If Durbin Crows About Subpoenas, He Needs to Issue Them

It’s encouraging that the Senate Judiciary Committee has decided to get to the bottom of questions regarding billionaire influence and corruption at the Supreme Court. Now, it’s time they rolled up their sleeves and got their hands dirty to actually make it happen.

The last time that we told you about the ethics controversy at the Supreme Court was back in August. We outlined a number of the bombshell investigative reports that came out in the preceding months regarding billionaires’ intimate connections with Supreme Court justices. For better or worse, a lot has happened since then. For this week’s Closer Look, we want to highlight some new developments that have surfaced in this ongoing debacle and also tell you about some of the actions that the Patriotic Millionaires have taken in recent days to try to put an end to it.

If you remember, one of the characters that we introduced to you back in August was Harlan Crow. Crow is the billionaire real estate mogul and GOP donor who, it was revealed, has gifted Justice Clarence Thomas luxury trips on his yacht and private jet and vacations at his exclusive private Adirondacks resort over the years. He also paid for Thomas’ grand-nephew’s private school tuition and bought a string of properties in Georgia from Thomas. These revelations became even more jaw-dropping when it was revealed that Crow had business before the Supreme Court, from which Thomas failed to recuse himself, and Thomas failed to disclose any of this incredible largesse on any of his annual financial disclosure reports.

Over the last few months, even more bombshells have dropped about Crow and his relationship with Justice Thomas. In August, Thomas disclosed three trips he accepted from Crow in 2022, two to Dallas and one to the Adirondacks. (Hey – at least he was honest this time!) In September, a new ProPublica exposé detailed Thomas’ close ties with the billionaire Koch brothers, a relationship that was cultivated over 25 years by Crow bringing Thomas as his guest to an annual all-male retreat in Northern California.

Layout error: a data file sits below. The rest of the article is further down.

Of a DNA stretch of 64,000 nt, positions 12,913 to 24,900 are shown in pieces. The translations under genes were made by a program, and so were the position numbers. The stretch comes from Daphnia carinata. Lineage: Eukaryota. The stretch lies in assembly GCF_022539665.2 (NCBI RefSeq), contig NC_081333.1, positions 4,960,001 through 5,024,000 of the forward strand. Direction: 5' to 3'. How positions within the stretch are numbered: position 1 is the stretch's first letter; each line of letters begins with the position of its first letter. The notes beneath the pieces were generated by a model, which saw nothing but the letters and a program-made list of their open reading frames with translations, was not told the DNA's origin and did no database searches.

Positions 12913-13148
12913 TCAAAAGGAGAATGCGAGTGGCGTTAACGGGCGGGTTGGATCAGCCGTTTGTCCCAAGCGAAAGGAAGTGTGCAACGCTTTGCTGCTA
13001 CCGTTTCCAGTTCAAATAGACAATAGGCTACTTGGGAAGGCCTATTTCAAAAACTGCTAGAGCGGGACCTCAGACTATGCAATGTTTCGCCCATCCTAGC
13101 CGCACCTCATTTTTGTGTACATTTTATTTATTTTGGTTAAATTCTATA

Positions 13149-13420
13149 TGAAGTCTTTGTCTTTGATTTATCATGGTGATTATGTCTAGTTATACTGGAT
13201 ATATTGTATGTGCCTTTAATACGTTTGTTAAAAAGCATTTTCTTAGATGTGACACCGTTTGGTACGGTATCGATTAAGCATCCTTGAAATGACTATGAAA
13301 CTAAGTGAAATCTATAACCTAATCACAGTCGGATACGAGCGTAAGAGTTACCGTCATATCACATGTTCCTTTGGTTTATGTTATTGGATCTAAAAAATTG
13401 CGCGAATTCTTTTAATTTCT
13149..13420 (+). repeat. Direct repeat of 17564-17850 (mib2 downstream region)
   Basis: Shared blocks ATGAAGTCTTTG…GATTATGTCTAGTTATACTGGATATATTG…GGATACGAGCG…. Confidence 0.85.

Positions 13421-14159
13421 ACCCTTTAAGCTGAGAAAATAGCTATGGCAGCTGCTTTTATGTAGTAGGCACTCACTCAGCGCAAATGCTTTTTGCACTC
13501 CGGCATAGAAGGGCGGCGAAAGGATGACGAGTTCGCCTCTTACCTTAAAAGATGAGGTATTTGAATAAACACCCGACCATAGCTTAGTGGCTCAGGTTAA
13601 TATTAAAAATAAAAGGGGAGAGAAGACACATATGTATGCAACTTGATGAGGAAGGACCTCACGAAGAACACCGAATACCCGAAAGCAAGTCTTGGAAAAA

Perhaps the most stunning and disturbing development came in December, when another ProPublica report revealed that, in 2000, Thomas privately threatened to resign if he did not receive a salary increase and also pushed for an end to a ban on Supreme Court justices receiving speaking fees. As we now know, Thomas’ income was then supplemented by gifts from conservative billionaires like Crow, whose interests Thomas went on to protect in various rulings. When the news dropped, the Patriotic Millionaires came out swinging, accusing the justice of engaging in quid pro quo corruption and calling on the Department of Justice and Senate Judiciary Committee to investigate his behavior fully. (If quid pro quo corruption isn’t bad enough, it’s also possible that Thomas committed tax fraud if those gifts were truly given as a way to buttress his income and keep him on the Court.)

Another of the characters involved in this Supreme Court corruption scandal is Leonard Leo. Leo has gained notoriety over the years for being the leader of the Federalist Society and the de facto architect of the Supreme Court’s conservative supermajority. In August, we mentioned that Leo once indirectly paid Justice Thomas’ wife Ginni $25,000 by routing it through Kellyanne Conway. Since then, several reports have dropped which have underscored the far-reaching extent of Leo’s influence and power in the conservative judicial movement.